In this weekly Roundup, LNS Research explores recent announcements and events, such as Industry Day hosted by ExxonMobil and Open Group; Joy Global...
With adoption rates of Industrial Transformation (IX) continuing to grow over the past five-plus years, we now have enough historical perspective to create a maturity model to assess organizational efforts in the pursuit of improved business performance. This is especially helpful within Quality 4.0.
In a recent study on Quality 4.0, LNS Research has identified 107 best-practice capabilities across People, Process, and Technology – aligned to nine organizational elements (Leadership, Culture, Competency, Management systems, Agility, Risk, Connectivity, Applications, and Analytics), and benchmarked 250 industrial companies in these nine elements. These 107 capabilities and nine elements of maturity are explained in detail in our published Spotlight, “Quality 4.0 Maturity Assessment: Charting a Path Forward.”
Of these 107 capabilities, it’s clear that the maturity level of an organization is directly proportional to the number of best practices adopted, regardless of which practices they are. This is because every company is unique; what works for one company might not work for another. So, while there is certainly no one-size-fits-all formula for a successful Quality 4.0 program, our report examines very clear lessons that stand out and are most-adopted for certain levels of maturity. Moreover, in the full report, we discuss those capabilities most likely to help a company move from one level to another.
As we dissect levels of maturity and what they mean for companies engaged in Quality 4.0 initiatives, we discover that a comparison of the various levels brings about some interesting results. For example, our research shows that companies at levels two and three are highly similar in the number of best practices adopted, whereas level one companies have a wider distribution of best practices adopted. In addition, as companies attempt to move up through levels, it takes any single organization relatively more investment in best practice capabilities to get from level one to two, or four to five, than other levels.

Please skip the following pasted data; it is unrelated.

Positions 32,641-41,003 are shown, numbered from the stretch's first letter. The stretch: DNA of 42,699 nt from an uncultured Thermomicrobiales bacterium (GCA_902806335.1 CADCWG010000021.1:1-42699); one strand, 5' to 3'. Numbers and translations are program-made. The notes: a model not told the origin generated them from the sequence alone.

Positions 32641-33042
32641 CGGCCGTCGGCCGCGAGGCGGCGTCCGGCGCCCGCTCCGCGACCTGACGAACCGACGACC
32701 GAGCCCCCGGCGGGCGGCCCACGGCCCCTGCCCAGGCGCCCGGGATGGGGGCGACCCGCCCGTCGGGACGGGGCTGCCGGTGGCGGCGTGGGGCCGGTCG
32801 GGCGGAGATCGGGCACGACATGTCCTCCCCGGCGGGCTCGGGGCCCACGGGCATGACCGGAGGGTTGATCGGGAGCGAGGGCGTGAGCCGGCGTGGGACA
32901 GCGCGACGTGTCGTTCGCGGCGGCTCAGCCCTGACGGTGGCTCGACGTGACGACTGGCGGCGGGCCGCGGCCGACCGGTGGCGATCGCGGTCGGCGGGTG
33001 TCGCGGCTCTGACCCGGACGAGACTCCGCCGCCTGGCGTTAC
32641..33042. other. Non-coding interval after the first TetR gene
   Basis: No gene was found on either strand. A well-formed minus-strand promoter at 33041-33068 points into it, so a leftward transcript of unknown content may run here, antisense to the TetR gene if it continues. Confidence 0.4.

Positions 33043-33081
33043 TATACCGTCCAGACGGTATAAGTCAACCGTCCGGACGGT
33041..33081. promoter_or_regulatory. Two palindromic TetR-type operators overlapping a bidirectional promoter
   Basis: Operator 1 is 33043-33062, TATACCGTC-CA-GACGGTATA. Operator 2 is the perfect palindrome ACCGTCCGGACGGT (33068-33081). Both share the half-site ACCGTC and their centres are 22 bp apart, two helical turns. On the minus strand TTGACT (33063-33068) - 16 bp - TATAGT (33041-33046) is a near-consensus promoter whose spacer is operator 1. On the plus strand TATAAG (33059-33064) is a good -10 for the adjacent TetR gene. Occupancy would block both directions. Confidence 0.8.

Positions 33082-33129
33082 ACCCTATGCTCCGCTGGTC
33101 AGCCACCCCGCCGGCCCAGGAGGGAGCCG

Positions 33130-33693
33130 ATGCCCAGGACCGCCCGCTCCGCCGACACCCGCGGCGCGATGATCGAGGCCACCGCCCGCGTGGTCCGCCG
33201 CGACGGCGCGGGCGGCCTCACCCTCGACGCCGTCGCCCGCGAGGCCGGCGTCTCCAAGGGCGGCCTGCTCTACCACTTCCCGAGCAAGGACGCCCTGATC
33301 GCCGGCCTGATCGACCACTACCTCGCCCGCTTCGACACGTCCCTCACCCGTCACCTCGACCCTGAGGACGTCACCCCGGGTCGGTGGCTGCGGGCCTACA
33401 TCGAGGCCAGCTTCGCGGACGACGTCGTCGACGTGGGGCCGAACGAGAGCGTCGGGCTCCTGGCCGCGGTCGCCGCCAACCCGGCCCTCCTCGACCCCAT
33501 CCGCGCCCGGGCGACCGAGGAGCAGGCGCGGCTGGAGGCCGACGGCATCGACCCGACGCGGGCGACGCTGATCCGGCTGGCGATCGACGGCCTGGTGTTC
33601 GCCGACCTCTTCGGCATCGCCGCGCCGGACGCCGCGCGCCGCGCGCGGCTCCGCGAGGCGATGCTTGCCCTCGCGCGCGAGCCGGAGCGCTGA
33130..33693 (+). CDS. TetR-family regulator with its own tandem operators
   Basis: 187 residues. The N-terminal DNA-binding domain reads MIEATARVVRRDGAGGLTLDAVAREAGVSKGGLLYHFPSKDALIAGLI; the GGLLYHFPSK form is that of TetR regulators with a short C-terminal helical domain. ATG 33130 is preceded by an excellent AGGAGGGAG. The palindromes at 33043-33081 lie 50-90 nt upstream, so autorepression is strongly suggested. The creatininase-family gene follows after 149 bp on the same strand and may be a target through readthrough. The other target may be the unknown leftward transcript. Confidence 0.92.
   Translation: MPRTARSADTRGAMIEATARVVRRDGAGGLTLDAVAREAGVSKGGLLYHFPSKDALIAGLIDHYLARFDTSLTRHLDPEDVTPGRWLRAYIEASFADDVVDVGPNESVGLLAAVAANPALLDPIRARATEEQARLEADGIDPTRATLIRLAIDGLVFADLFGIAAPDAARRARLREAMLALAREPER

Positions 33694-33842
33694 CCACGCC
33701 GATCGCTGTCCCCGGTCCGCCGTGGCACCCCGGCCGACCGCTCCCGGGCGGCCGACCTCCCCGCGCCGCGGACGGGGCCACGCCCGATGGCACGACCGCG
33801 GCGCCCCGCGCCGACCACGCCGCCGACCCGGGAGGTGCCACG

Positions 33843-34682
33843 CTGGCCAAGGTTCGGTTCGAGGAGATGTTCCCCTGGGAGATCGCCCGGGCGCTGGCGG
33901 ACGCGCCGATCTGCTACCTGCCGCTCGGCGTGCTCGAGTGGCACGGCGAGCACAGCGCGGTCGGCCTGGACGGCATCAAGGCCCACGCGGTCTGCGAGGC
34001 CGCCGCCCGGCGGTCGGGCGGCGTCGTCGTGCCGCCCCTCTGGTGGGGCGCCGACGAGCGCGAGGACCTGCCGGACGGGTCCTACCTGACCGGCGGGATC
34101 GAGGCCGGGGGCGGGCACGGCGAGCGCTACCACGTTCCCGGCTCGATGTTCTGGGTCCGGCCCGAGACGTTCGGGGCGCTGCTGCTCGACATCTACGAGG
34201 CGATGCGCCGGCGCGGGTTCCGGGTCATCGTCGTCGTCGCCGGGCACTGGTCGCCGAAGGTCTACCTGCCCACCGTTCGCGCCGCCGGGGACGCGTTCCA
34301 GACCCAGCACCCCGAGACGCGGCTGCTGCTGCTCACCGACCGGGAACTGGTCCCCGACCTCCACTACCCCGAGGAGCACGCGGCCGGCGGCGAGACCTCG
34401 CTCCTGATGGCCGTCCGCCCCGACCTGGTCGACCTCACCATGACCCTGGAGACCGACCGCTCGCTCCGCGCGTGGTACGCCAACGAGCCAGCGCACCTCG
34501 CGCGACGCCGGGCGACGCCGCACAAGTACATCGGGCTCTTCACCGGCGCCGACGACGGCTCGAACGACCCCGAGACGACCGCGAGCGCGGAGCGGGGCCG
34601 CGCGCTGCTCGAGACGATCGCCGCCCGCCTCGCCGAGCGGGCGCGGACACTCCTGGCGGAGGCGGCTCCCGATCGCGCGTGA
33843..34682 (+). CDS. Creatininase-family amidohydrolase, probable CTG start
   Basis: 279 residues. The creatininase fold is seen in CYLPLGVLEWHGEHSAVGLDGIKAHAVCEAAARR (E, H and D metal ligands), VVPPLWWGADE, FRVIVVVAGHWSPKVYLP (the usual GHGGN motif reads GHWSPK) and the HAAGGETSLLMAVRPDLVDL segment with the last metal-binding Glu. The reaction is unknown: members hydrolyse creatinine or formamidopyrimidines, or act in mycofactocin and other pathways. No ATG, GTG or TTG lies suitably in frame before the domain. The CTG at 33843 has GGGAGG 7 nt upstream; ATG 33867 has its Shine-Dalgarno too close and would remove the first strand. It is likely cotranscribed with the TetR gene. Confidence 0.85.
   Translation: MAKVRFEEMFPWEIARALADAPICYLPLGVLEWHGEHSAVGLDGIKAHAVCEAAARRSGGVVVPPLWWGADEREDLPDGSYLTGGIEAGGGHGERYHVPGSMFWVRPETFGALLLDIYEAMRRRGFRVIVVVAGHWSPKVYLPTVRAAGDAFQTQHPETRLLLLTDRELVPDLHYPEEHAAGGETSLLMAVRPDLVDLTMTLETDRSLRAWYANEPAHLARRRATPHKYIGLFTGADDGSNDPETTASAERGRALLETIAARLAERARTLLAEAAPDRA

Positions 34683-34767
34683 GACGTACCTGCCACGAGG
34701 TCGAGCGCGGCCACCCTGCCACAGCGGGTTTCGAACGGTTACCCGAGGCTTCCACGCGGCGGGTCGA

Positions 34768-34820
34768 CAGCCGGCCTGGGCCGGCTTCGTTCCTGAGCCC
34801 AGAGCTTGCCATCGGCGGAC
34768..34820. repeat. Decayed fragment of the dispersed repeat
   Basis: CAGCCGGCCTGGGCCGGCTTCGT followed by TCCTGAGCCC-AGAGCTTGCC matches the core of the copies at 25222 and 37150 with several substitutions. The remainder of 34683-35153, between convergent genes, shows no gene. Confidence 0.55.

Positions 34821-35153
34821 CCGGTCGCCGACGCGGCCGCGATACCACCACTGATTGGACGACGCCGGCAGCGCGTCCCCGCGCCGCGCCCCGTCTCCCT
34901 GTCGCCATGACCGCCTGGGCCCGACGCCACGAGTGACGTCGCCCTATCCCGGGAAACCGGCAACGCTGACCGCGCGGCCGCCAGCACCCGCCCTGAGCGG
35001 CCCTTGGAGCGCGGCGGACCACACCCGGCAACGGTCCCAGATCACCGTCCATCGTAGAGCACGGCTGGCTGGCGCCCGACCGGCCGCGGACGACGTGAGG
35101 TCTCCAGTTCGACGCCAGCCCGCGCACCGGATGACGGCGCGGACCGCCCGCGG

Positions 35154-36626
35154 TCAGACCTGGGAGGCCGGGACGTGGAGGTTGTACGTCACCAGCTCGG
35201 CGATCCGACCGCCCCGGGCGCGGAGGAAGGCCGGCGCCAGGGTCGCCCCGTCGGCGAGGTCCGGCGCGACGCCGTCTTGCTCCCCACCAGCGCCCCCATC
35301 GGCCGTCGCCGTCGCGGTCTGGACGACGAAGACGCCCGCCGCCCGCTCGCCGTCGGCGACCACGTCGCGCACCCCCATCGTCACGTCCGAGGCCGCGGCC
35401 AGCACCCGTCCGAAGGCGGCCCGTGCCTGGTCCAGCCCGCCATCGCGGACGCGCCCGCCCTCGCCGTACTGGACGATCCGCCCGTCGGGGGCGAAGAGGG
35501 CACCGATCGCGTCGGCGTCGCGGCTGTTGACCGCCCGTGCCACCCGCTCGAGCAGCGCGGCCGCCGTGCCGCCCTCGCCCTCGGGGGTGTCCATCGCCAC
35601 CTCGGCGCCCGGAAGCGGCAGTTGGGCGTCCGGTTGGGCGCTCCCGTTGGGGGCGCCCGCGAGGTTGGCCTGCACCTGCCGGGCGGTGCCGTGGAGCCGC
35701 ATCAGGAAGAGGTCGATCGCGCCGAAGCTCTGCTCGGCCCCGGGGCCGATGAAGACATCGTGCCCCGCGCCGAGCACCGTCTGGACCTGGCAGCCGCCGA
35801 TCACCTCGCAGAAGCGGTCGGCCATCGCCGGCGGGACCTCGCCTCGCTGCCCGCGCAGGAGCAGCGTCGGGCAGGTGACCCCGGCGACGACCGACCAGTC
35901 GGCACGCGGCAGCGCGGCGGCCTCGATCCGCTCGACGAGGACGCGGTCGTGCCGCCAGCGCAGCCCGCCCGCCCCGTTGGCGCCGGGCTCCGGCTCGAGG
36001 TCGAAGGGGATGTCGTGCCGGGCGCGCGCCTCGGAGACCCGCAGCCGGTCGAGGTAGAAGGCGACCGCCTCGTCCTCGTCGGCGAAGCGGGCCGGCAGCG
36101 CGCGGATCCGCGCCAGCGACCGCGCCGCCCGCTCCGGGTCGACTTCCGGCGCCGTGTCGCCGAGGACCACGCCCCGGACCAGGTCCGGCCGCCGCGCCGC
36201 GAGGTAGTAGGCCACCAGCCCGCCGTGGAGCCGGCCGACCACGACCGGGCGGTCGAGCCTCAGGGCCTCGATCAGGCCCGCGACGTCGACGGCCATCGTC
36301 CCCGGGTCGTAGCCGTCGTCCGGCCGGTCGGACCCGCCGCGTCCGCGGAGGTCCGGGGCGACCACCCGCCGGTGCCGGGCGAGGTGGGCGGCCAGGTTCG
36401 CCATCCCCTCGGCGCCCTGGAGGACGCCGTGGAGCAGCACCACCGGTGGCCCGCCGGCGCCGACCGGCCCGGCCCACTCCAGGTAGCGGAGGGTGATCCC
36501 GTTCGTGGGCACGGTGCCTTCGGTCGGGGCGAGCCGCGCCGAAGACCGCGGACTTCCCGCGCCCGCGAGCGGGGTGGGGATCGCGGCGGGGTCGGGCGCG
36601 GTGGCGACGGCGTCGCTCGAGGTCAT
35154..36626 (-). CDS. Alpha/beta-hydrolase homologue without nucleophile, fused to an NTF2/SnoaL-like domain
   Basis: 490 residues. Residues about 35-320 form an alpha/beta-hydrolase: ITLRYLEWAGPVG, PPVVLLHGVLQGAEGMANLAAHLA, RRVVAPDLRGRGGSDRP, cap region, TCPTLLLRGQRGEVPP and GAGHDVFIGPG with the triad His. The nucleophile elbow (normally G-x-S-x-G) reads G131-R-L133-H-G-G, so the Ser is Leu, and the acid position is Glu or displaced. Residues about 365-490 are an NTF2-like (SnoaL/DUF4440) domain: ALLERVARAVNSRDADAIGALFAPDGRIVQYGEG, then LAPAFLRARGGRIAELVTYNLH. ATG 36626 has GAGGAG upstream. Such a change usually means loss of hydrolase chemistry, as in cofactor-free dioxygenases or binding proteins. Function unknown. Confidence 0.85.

Quality 4.0 programs are not just about manufacturing operations; they transcend several aspects of business. To be a true Innovation Leader, a company must be successful in several of these aspects. The LNS Research maturity model is not intended to simply give a maturity score, but to also give insights within nine distinct elements across People, Process, and Technology. In evaluating these nine elements, our research shows that the overall market has adopted 24% of best practices on average. As such, there is much room left for improvement.
Some of the highlights from this analysis are:
- Leadership is the lagging people sub-element, especially for higher levels of maturity.
- Technology is the least mature of the three categories.
- Connectivity is the least mature technology sub-element, followed by applications and leadership.
Armed with this information, the question becomes, given your organization’s current maturity level, which best-practice capabilities should you prioritize for investment? In our full report, LNS Research provides specific recommendations and guidance on how to answer this very important question. Our goal is to help you maximize your ROI as you work toward higher levels of quality maturity.
To learn more about LNS Research’s maturity model and further develop your Quality 4.0 program while maximizing ROI, download the full report today.